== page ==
Whether in the corporate lunchroom, our cubicles, or the local watering hole after work, there are regular places we gather to discuss news, sports or -- if you're like us -- stocks. Here at Motley Fool CAPS, we gather around the virtual watercooler daily to rate stocks and delve into their merits as investments.

Our 125,000-strong CAPS community -- where members give the thumbs-up or thumbs-down to some 5,400 stocks -- has shown a propensity for making prescient market calls. Our data indicates that newly minted five-star stocks offer some of the best opportunities to investors, while the lowest-rated companies fared worst. Below we'll take a look at some of the highest-rated, most talked-about stocks in the CAPS universe, and whether you think they will outperform or underperform the market.

Stock

CAPS Rating (5 Stars Max)

No. of Recs

% Outperform

Activision Blizzard (NASDAQ:ATVI)

*****

3171

98%

Coca-Cola (NYSE:KO)

****

4318

95%

JPMorgan Chase (NYSE:JPM)

**

2995

85%

Marvel Entertainment (NYSE:MVL)

****

3514

96%

Sears Holdings (NASDAQ:SHLD)

**

2055

77%

A tall drink of water
Despite being a discount retailer with stores located in prime areas, Sears Holdings seems to hold little of the cachet that Wal-Mart (NYSE:WMT) does, and even less of its potential. But the retailer did unveil a holiday layaway program that some suggest was a big success. Whether that can help offset the otherwise poor Christmas season many retailers are expected to report remains to be seen.

CAPS All-Star member dexion10 doesn't think the sum of Sears' parts adds up to much of a great investment, considering there are other, better retailers around:

too much debt and declining earnings as far as the eye can see. [Home Depot] [Wal-Mart] [Target] and [Lowe's] are better retailers with better locations in this retail category

The replacement cost thesis (sum of the parts) is broken: replacement cost of their leases is higher than market cap but you'd have to find a buyer.

Healthy junk food?
Part of my perennial New Year's resolutions is to cut back on the fat intake, so I put items like reduced-fat Oreos and Twinkie Bites on my shopping list. If nothing else, it makes me feel better when I'm dunking them in a glass of milk. Can my soda intake be healthier, too?

While I prefer the taste of PepsiCo's (NYSE:PEP) signature beverage, Coca-Cola has taken the diet cola battle further, by adding vitamins and minerals to its carbonated sugar water and calling it Diet Coke Plus. Although it meets the requisite level of additives, the FDA says the word "plus" is a violation, because it "doesn't comply with the regulations governing the use of this claim." Pepsi offers a vitamin-enriched soda called Tava, as well as Diet Pepsi Max, which comes fortified with ginseng and extra caffeine. Apparently, that's OK with the FDA gatekeepers. Overloading on caffeine is good; getting vitamins is not -- at least, not so long as you offend the FDA's sensibilities with the word "plus."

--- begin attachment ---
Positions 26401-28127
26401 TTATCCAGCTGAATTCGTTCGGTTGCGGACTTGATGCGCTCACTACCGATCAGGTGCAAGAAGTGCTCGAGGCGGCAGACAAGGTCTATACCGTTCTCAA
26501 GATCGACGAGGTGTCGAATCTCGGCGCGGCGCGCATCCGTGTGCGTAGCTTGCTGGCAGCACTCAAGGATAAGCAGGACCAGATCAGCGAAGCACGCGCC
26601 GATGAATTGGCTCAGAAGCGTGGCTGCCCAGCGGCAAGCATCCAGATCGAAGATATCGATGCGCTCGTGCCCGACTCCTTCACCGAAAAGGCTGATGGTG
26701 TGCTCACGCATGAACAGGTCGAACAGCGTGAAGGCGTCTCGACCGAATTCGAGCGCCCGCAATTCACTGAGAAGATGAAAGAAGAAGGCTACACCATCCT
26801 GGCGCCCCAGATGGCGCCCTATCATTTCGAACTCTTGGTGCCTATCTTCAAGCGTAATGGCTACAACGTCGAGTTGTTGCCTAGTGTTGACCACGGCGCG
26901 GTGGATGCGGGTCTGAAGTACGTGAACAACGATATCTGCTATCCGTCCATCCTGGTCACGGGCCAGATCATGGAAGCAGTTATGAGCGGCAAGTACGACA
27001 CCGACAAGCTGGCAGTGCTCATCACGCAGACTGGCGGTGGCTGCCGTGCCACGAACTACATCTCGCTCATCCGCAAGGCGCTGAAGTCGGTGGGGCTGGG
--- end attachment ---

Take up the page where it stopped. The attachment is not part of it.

Top-rated CAPS All-Star Vanheezy18 thinks that Coca-Cola would be a healthy addition to anyone's portfolio at these prices.

I'm surprised Coca-Cola stock is still trading this low. This is a good stock to anchor your portfolio. Over the long haul it will probably be right with the market--a little above at times and a little below at times. But this solid of a company with a 3.4 dividend yield is worth at least 15% of any portfolio in my Foolish opinion. A definite income investor stock.

Gather 'round
With so many good opinions about today's top companies, the CAPS community is like trying to take a sip from a fire hose. Why not grab a pointy paper cup from the dispenser and join us at Motley Fool CAPS, where your input can help guide other investors to stocks with bright prospects for growth? Read a company's financial reports, scrutinize key data and charts, and examine the comments your fellow investors have made, all from a stock's CAPS page.

On Jan. 12, 2009, Fool co-founder David Gardner, Jeff Fischer, and their Motley Fool Pro team will accept new subscribers to their real-money portfolio service. Motley Fool Pro is investing $1 million of the Fool's own money in long and short positions in a range of securities, including common stocks, put and call options, and exchange-traded funds (ETFs). They also incorporate proprietary CAPS "community intelligence" data into their research. To learn more about Motley Fool Pro, and to receive a private invitation to join, simply enter your email address in the box below.

PepsiCo and JPMorgan Chase are Motley Fool Income Investor recommendations. Wal-Mart, Sears Holdings, and Coca-Cola are Inside Value recommendations. Marvel Entertainment and Activision Blizzard are Stock Advisor picks. Try any of our Foolish newsletter services free for 30 days.

Fool contributor Rich Duprey owns shares of Wal-Mart but does not have a financial position in any of the other stocks mentioned in this article. You can see his holdings here. The Motley Fool has a disclosure policy.